ground black pepper
rye bread or other rustic bread
pound very best quality slab bacon, with rind
peppers, onion, salt, vinegar and black pepper in a small
bowl. Set aside.
bread, about 4 to 6 slices. Toast slices and set aside.
bacon into oblongs of about 1 by 2 inches. Then carefully
cut crosswise repeatedly into the meaty face of your piece
of bacon, making parallel cuts about 1/4 inch apart; do not
cut all the way through. Imagine that the chunk of bacon is
a little book, and that the rind is the binding.
several spoonfuls of pepper-onion mixture on top of the
toasted bread. Have a plate close at hand while cooking the
skewer through the "bacon book." Use a fire shovel
or stick to drag out some glowing coals in front of the
fire, making a nice coal bed.
everyone roasts his or her own bacon over the coals. This
can be slow going and cannot be rushed. Turn to cook all
around. As bacon sizzles, pull off the heat and let
drippings fall on the bread. Once bacon is crispy all over,
you can pull off chunks and top the bread. Or remove bacon,
chop it before topping the bread.
recipe requires a flat griddle. Our recipe tester used the
cast-iron one intended for her gas range, perched on bricks
over a bed of hot coals. A cook could also improvise by
setting a cast-iron skillet on top of some coals. Either
way, barbecue gloves are essential to place the griddle or
the skillet over the coals. Adapted from "Cooking With
Fire," by Paula Marcoux (Storey Publishing, 2014).
ounces unbleached all-purpose flour
teaspoon kosher or sea salt
3/4 cup lukewarm water
cup walnuts, finely chopped
tablespoons butter, melted
dough: about an hour before you intend to bake them, mix
flour, salt and 2/3 cup water together in a small mixing
bowl with a fork. Add a bit more water as necessary to make
the dough come together. Knead dough until it is very smooth
and uniform. (You may have to dip your fingers in more flour
to be able to work the dough.)
dough in four equal pieces and knead each one into a nice,
smooth ball. Place in a bowl, cover with plastic wrap and
let rest for an hour.
walnuts, sugar and cinnamon in a small bowl and set aside.
Combine honey and water in a small measuring cup. Stir to
thin honey and set aside.
flat griddle over a bed of coals.
flour work surface. Take one ball of dough and press it into
a disk. Flour a rolling pin and roll dough into as large a
circle as possible. Pick up dough and place your hands,
knuckles upward and under center of dough circle. Gently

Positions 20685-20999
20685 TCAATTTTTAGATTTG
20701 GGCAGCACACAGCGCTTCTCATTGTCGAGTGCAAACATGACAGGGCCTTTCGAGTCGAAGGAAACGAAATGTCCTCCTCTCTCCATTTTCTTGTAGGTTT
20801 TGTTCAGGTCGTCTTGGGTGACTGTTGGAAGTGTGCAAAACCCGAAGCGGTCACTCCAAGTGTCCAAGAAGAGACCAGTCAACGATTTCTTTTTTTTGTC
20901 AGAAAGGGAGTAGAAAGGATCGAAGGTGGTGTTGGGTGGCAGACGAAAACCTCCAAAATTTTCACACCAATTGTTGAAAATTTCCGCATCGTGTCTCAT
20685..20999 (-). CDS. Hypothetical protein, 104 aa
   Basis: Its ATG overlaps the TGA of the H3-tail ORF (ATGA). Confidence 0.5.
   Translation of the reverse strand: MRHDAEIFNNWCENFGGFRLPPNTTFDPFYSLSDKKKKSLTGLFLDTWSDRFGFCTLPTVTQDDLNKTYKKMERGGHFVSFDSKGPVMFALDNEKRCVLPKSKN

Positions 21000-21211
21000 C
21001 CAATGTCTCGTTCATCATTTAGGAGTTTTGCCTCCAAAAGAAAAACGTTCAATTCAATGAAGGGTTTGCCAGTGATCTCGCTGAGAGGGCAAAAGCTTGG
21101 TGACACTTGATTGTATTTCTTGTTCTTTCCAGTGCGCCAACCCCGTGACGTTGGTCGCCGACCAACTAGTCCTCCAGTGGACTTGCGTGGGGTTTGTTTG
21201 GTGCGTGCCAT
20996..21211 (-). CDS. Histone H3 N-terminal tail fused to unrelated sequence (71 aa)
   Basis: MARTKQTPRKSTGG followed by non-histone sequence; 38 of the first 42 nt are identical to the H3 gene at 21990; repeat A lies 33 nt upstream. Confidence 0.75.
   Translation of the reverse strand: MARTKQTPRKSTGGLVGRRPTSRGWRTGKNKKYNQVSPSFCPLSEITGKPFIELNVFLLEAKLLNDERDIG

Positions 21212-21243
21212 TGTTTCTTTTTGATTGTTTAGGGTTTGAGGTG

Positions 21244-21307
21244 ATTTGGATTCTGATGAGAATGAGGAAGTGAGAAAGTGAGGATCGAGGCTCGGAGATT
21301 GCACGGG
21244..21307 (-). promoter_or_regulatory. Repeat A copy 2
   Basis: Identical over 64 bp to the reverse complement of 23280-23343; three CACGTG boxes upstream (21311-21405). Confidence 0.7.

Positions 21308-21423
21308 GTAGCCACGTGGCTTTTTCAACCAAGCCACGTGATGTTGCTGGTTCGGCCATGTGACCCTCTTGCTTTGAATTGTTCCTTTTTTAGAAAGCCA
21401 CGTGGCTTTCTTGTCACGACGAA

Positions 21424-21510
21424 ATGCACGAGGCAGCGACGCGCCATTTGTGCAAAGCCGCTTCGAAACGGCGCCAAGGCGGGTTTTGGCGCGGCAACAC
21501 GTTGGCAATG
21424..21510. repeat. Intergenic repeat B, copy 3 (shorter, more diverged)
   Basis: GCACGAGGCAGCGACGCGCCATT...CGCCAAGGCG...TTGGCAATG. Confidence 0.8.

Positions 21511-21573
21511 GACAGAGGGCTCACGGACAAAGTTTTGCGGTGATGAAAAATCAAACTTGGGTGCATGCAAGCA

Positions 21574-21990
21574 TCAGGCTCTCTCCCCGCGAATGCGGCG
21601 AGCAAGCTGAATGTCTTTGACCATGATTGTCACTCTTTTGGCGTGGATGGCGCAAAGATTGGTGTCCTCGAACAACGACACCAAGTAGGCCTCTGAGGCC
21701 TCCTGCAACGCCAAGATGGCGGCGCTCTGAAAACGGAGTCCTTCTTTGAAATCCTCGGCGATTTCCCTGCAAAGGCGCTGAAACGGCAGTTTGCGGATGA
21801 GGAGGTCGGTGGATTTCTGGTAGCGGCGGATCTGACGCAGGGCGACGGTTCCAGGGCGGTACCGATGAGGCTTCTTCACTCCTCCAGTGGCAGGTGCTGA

stretch your fingers and hands apart, rotating dough to
stretch it evenly.
dough center is pretty thin, move on to stretching the
edges. Take dough by the edge and work your way around the
perimeter, stretching little sections as you go. If you make
a little tear near the edge, do not worry; it will be buried
in the pastry. Be careful not to rip the center.
pastry back on a very lightly floured surface. Brush surface
of dough with melted butter and deposit one-quarter of the
filling in a 3-inch square in the center. Fold the upper and
lower edges in part way, covering the filling. Brush a touch
more butter on any unbuttered surfaces, then follow suit
with the left and right flaps. You should end up with a
nice, compact, square packet. Repeat with three remaining
balls of dough and filling.
have a clay pot, place honey water in it and nestle that in
the coals to bring to a simmer. If not, just warm the honey
water in the microwave and set aside.
many of the pastry packets as will fit onto the hot griddle.
Brush any exposed unbuttered surfaces with melted butter.
Bake for 4 to 6 minutes on one side. Flip. Brush with butter
and bake another 4 to 6 minutes. Remove from griddle to a
plate. Cut in half diagonally and drizzle with honey. Enjoy
is the campfire version of grilled cheese. Have toasted
slices of your favorite bread on a plate nearby. Use a
skewer, grilling fork or a stick to impale a 1-inch cube of
cheese ó such as cheddar, Gouda, Muenster or whatever is
your favorite ó on the tip. Hold skewer over bed of coals,
turn slowly for even exposure to heat. No quick movements.
When cheese starts to drip, move away from the coals and use
the bread to catch the drips. Return to heat. Repeat. Be
attentive and ready in case the cheese falls off the skewer
into the coals.
and bread can always be enhanced. Consider these toppings
alone or in combination: mustard, fig jam, mango chutney,
tomato jam, thinly sliced onion, tomato slices, avocado,
sliced apple or pear, prosciutto, sliced olives, jalapeno
slices, chowchow and olive tapenade. Or better yet: top with
some toasted hunks of slab bacon from the Romani Bacon
from "Cooking With Fire," by Paula Marcoux (Storey